1 August 2014

Hanna Part 2

SHOPPING AND LOSS


Today as almost every Friday for the last 11 years I have gone shopping with Hanna. When she could no longer go shopping herself, she would send me an email and I would get her stuff too. Then when she could no longer send emails I would go and write the shopping list for and with her, and later still I would write it myself. Either way at the end of the day we would sit together and eat our evening meal and chat into the night or watch TV until it was time for me to go home.

As I entered the supermarket car park where we would normally shop, it hit me in the face like a wet fish. She was gone. I need not shop for her, or try and think of meals I wanted to cook for her when she came to visit, or later meals I cooked for her at her home. I was now all alone in the world, had no one to cook for anymore. I suddenly felt all alone and found it hard to continue. What was the point of it all.

When I got home and began to unpack my shopping the door bell rang. It was Natalie, at 40 on the 24 July, Hanna’s youngest daughter. She said I have something to show you. So up she came and showed me a small bunch of dried flowers she had found in Hanna’s bedroom! It had a label on it from 1990. Now you have to know that in Hanna’s first Will written in 1992 she stated that she wanted the many dried baccarat roses, which were the flowers I had given her over time, to be placed in her coffin as they meant so much to her! Sadly as she herself stated in the last Codicil to her Will, these had fallen to the passage of time and no longer existed.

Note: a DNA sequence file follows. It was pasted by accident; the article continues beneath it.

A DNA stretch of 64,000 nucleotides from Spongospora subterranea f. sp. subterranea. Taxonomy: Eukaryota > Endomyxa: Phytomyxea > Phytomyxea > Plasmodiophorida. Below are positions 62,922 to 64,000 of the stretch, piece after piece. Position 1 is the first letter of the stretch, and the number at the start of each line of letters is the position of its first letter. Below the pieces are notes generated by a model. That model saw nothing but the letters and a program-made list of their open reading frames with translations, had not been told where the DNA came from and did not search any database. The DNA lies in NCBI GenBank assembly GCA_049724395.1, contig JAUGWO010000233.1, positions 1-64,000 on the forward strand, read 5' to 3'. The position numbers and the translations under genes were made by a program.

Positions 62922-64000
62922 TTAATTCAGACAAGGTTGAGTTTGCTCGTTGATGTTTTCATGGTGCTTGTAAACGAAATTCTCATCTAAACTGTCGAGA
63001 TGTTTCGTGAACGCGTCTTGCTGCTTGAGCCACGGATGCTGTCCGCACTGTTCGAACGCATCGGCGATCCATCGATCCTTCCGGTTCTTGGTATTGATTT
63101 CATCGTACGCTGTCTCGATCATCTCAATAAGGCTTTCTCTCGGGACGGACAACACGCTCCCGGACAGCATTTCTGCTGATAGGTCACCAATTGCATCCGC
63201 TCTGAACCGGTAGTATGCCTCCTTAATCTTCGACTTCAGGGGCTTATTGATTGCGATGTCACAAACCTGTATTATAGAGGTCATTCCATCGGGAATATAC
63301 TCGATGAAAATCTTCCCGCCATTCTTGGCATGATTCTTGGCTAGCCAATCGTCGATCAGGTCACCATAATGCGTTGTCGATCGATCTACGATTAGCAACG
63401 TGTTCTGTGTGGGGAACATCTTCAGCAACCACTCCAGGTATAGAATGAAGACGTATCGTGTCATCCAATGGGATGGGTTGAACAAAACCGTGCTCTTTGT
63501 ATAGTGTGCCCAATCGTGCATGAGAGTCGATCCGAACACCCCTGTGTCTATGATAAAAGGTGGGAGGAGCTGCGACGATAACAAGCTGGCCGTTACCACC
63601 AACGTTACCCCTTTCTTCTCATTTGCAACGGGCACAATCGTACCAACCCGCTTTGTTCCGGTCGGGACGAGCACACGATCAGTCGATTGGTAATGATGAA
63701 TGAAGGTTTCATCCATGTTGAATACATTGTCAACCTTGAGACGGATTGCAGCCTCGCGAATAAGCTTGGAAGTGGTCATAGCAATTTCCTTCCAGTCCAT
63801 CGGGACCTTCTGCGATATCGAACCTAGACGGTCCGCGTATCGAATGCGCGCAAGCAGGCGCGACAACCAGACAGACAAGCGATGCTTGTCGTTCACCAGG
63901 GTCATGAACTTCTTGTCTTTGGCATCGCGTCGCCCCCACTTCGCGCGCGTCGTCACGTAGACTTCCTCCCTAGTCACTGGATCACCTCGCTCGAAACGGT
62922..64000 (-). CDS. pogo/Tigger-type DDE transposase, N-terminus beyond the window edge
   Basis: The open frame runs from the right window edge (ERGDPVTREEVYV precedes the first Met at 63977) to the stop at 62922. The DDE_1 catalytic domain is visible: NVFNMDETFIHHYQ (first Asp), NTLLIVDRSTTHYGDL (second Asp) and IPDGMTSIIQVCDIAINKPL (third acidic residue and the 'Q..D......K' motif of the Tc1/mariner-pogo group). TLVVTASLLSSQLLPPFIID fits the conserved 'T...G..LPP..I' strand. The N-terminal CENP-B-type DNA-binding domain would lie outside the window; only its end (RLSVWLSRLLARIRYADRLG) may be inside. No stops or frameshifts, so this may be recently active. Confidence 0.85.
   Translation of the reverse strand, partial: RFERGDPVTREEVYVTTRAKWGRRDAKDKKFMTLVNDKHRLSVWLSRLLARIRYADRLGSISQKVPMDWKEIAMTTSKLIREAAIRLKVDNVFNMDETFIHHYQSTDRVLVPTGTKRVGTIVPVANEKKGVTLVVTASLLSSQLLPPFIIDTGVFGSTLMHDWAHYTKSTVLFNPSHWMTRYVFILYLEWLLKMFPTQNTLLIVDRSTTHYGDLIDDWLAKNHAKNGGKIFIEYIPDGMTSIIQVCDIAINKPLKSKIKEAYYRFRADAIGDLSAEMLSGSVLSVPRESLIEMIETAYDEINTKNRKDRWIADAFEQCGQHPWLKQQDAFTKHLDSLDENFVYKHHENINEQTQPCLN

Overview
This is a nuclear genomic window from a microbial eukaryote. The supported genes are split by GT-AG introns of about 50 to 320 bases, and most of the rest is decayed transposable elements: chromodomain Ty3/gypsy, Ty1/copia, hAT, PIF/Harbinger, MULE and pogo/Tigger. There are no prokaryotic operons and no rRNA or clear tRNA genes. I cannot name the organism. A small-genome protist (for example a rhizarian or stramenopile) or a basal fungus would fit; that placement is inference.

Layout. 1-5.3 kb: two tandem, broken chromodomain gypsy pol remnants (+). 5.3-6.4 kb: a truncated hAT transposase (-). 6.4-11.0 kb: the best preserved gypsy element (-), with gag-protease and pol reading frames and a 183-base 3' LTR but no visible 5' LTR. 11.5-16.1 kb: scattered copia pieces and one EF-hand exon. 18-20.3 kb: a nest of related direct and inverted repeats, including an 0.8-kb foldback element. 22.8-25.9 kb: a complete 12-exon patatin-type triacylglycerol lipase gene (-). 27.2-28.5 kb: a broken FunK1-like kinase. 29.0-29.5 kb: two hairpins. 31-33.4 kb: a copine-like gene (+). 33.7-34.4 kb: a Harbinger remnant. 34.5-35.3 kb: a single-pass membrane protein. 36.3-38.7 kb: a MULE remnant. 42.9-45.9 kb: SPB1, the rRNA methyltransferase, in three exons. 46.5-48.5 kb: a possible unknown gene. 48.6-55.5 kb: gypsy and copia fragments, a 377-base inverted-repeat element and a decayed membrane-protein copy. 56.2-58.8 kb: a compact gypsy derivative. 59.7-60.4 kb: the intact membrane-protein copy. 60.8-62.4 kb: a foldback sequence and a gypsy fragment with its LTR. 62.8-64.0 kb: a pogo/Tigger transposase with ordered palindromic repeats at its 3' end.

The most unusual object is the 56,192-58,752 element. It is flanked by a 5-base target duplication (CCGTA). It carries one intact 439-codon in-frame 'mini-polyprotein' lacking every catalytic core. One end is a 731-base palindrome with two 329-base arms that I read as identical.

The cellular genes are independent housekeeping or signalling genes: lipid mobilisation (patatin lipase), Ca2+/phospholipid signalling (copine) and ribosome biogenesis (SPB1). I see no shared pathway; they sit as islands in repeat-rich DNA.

First Flowers after 5 months separation 1990


Natalie asked if she could put these flowers in her coffin instead. Needless to say I gave her a hug and said of course as I knew exactly what the bunch she found represented  for me and Hanna.

In 1990 I was stationed in Bielefeld as a Staff Officer in HQ 1 (BR) Corps and living in a flat in the centre of town. Although Hanna and I had recently become lovers I did not want a permanent relationship, I was not ready. Instead I started an affair with an American soprano in the Bielefeld Opera Company. Nor did I keep it a quiet affair I told Hanna what I was doing and why. The affair did not survive the first Gulf War, as the lady was not best pleased when on my Birthday I came home late due to some crisis or other at the front.

This taught me another valuable lesson in life and when I realised I was foolish and Hanna WAS the woman for me, I just got in my car with the said fresh flowers and drove down to Mönchengladbach. It was a surprise for her when she saw me, but she knew how I felt without saying or asking anything. She just took me by the hand and straight upstairs to bed. The rest as the say is history and this was when the spark became the all consuming fire.


When Natalie left I wept a little. I wept for the pain I had caused Hanna, I wept for the love and forgiveness Hanna showed me and I wept for the joy of the love we shared.